The Justice Department has wrapped up its investigation of text-message pricing and determined that no action is necessary, according to a report in the Wall Street Journal.
Those are your tax dollars at work, folks.
It was back in September 2008 - some 15 months ago - that the Justice Department first said it would launch an investigation after Sen. Herb Kohl (D-WI) questioned why the wireless carriers had doubled their rates from 10 cents per message to 20 cents over a span of a few years. He suspected collusion among the carriers to set those rates.
By all means, when the government suspects collusion, it should investigate on behalf of the consumer. At the time, though, I couldn't help but wonder if Sen. Kohl and the DOJ were tackling the wrong issue, After all, today's consumers are more concerned about things like unreliable networks, exclusivity deals between carriers and phone manufacturers, the process for developing apps for smartphone platforms and, of course, dropped calls.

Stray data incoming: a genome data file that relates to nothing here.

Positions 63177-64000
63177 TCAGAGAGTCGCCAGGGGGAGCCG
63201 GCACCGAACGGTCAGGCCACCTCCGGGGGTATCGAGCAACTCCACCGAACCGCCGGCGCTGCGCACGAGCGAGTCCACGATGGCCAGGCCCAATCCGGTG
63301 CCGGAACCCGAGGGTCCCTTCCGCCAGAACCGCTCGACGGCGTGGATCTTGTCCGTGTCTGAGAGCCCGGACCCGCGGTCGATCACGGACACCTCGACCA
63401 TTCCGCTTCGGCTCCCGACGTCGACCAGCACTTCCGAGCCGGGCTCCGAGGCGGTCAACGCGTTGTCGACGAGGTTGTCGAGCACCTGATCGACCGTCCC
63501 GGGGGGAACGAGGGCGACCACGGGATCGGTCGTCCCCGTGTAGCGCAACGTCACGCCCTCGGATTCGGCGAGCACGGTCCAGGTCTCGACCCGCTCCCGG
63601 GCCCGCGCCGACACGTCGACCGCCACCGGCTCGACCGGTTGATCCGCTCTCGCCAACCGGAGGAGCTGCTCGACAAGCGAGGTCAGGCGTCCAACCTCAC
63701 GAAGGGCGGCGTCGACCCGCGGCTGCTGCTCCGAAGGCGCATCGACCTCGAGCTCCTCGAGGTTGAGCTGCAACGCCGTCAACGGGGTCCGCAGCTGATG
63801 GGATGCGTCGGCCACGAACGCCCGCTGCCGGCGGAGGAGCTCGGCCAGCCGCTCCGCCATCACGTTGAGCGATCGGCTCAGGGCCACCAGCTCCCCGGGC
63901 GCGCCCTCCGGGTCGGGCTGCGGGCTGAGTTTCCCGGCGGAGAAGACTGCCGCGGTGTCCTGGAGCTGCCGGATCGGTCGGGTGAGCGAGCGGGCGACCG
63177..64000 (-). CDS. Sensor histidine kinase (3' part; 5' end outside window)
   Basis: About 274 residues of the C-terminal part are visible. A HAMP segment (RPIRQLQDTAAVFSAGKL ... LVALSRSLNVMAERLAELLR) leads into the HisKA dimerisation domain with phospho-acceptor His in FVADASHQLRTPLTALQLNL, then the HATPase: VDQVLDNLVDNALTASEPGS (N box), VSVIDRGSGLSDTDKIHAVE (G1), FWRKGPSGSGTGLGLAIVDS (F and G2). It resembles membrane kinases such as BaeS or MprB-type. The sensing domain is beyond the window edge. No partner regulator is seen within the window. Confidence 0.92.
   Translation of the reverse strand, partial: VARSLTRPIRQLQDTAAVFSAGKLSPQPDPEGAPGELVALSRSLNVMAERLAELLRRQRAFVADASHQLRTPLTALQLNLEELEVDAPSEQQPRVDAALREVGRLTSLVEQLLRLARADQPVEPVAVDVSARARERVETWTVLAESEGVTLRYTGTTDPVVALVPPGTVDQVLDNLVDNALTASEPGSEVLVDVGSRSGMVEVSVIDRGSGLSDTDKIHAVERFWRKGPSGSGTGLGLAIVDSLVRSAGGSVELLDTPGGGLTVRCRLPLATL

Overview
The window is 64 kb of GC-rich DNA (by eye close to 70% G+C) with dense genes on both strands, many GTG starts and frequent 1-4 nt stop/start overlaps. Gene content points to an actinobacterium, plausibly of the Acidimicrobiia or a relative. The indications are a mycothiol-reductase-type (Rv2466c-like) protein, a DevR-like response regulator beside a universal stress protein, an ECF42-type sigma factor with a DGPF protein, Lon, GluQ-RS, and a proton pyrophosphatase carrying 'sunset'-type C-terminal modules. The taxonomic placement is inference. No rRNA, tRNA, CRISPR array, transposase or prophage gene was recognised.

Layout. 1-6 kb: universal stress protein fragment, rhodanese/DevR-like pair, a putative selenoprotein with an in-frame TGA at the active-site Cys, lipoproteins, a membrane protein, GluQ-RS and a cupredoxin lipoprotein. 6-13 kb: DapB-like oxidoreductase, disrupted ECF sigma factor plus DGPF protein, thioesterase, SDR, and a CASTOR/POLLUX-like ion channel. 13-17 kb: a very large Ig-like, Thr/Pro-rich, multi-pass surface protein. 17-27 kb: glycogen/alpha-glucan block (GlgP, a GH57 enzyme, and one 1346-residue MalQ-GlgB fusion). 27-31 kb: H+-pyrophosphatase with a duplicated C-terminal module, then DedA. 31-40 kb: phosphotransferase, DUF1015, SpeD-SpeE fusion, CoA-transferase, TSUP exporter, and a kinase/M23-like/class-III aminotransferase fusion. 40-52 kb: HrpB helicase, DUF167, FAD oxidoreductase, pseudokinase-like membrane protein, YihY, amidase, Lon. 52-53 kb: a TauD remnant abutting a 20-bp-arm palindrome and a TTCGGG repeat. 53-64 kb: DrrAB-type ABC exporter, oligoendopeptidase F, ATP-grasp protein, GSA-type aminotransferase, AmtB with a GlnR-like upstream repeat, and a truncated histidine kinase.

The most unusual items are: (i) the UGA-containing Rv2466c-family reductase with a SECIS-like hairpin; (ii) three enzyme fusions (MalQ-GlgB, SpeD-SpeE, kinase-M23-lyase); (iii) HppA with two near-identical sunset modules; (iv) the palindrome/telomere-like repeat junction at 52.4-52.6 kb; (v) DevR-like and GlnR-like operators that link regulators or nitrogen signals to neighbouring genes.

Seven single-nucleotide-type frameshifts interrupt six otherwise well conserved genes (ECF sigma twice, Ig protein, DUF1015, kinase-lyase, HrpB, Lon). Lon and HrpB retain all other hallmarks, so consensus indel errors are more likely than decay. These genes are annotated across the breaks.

That's not to say that Washington isn't watching those issues, too. The Federal Communications Commission, for example, is currently investigating early termination fee hikes on smartphones. Seeing how smartphones are the devices expected to see big growth in coming years, this feels like something worthy of Washington's attention.